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Conner Michaux

W-2 quenchant

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Good morning everybody. Im at bladeshow in portland this weekend and decided it would be cheaper to buy materials here and not have to pay shipping, I want to try a few hamons so I picked up a massive bar of W-2 from NJ steel baron ( Heard thats a good steel for Hamons). Ive been told its a somewhat simple heat treat, but you have to cool the steel down faster than others. Should I use Parks50 or is there a cheaper alternative? 

 

 

Edited by Conner Michaux

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52 minutes ago, Conner Michaux said:

Good morning everybody. Im at bladeshow in portland this weekend and decided it would be cheaper to buy materials here and not have to pay shipping, I want to try a few hamons so I picked up a massive bar of W-2 from NJ steel baron ( Heard thats a good steel for Hamons). Ive been told its a somewhat simple heat treat, but you have to cool the steel down faster than others. Should I use Parks50 or is there a cheaper alternative?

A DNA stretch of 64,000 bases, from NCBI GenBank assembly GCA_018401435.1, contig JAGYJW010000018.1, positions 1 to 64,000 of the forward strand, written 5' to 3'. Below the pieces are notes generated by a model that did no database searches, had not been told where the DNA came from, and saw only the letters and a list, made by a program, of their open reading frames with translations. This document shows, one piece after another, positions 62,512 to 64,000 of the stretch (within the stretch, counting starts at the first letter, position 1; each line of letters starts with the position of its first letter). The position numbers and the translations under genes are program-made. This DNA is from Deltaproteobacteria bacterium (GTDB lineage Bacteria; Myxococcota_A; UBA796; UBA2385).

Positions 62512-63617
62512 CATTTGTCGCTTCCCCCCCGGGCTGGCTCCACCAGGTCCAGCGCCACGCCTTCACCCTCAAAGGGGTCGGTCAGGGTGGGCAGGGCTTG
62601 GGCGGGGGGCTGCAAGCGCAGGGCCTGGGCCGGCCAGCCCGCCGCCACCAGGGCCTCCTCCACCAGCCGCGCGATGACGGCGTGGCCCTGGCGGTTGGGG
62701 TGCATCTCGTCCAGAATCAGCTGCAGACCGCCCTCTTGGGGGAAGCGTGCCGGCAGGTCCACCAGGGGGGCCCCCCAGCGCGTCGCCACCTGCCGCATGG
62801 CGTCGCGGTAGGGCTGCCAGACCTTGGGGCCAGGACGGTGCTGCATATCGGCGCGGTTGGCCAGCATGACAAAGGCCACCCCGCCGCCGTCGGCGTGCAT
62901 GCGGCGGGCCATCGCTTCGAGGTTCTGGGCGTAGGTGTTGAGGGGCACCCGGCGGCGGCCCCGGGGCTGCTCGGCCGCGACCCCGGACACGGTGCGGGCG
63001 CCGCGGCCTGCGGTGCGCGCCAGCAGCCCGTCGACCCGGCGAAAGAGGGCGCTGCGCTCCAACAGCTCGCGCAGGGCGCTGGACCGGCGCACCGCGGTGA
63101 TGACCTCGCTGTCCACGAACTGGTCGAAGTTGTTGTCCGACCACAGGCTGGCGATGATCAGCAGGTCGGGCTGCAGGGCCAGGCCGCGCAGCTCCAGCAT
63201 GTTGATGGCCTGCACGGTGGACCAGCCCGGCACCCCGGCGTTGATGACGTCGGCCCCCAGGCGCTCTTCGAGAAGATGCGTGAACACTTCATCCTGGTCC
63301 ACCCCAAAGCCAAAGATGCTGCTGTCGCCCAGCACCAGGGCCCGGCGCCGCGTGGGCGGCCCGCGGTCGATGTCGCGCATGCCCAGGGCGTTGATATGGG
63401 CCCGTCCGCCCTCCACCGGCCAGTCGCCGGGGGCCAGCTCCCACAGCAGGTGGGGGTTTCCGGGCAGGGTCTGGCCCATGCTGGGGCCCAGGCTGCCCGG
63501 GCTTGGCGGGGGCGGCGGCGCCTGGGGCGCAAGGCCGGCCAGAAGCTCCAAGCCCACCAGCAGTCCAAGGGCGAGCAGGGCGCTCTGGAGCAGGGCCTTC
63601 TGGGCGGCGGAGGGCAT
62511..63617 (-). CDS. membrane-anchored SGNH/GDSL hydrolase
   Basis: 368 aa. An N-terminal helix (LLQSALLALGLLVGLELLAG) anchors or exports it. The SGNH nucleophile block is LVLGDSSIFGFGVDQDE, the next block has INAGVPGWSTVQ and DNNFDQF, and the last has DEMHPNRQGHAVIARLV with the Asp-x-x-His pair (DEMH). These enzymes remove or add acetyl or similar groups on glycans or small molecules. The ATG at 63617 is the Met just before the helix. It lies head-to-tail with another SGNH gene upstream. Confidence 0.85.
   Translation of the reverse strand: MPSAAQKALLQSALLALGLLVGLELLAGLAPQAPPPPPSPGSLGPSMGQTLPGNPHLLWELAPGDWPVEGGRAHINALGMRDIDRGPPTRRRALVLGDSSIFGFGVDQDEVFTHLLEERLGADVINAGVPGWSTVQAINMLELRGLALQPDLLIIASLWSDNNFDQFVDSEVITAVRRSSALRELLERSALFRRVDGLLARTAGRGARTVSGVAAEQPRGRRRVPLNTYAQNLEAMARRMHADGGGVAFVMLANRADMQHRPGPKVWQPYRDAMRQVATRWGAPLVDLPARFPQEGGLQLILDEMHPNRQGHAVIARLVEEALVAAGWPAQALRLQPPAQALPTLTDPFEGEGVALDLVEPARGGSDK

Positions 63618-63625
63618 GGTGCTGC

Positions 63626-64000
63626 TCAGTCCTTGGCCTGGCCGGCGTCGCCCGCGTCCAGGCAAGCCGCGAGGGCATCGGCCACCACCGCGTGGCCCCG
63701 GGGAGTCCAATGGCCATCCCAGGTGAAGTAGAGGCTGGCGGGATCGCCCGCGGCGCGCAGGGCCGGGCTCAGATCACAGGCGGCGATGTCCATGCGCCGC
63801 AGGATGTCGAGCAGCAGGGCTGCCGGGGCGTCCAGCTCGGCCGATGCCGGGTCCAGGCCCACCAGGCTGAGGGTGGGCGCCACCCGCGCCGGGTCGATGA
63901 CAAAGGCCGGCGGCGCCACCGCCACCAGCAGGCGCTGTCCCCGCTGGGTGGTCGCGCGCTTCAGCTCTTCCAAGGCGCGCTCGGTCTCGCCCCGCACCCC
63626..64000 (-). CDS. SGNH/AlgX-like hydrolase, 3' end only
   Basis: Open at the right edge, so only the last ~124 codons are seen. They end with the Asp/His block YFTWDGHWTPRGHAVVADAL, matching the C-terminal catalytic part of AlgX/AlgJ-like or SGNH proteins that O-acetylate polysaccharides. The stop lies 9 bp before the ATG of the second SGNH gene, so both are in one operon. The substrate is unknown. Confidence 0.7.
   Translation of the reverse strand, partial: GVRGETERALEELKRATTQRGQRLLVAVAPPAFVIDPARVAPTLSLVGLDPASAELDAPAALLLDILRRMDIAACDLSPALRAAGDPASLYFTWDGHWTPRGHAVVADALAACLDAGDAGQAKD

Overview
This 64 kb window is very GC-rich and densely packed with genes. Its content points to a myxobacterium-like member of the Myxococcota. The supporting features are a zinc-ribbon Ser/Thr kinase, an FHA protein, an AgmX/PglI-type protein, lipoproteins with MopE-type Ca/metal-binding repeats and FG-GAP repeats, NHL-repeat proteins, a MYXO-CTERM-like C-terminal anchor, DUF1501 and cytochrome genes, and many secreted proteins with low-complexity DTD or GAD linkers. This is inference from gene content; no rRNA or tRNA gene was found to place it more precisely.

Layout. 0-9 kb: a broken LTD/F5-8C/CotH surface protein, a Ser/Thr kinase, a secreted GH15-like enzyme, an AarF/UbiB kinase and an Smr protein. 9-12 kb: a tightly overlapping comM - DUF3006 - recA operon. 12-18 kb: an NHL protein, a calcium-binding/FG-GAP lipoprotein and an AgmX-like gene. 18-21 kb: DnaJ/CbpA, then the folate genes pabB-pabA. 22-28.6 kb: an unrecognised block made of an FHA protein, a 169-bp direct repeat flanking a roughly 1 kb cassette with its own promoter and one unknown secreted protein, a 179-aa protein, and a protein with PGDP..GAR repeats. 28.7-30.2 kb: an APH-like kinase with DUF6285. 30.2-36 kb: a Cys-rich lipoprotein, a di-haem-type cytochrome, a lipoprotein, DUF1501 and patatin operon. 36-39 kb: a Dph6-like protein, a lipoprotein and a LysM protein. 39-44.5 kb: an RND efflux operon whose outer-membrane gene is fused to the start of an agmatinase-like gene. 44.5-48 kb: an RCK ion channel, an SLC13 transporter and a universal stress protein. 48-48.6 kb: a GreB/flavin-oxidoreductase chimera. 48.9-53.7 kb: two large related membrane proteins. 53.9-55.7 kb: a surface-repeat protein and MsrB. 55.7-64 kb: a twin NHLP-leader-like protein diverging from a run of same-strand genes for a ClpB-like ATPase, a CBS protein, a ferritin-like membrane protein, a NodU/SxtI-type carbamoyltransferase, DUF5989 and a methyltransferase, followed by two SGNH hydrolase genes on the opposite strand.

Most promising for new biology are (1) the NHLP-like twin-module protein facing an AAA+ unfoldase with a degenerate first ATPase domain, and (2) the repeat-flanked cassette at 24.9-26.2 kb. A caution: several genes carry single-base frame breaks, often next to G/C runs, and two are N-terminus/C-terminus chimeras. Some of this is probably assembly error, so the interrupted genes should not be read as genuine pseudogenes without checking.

Parks50 and HoughtoQuenchK are the most popular. I use QuenchK because parks50 is not available in Canada. Either option is fine...

 

Here's a hamon I did with Aldo's W2 and QuenchK. 

 

On a side note, if your blade is done by stock removal, make a test coupon first to test your HT. Some W2 stock from Aldo is very coarsely spheroidized and requires special temps to have the structure ready for the quench. It's not a concern for forged blades though.

IMG_20190414_122949.jpg

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There's always water or brine, but that takes a lot of trial and error (mostly error) to figure out exactly the heat you need to prevent cracking and warping.  Any fast oil will work fine.  Even hot canola will give you a hamon on Aldo's W2, it just won't have as much activity as it would with a faster oil.

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You know, I've always wanted to try water quenching a W2 blade, I'm just not looking forward to the anxiety filled pacing in the shop prior to HT :lol:.

 

Really nice hamon @Joël Mercier

 

Edited by Will Wilcox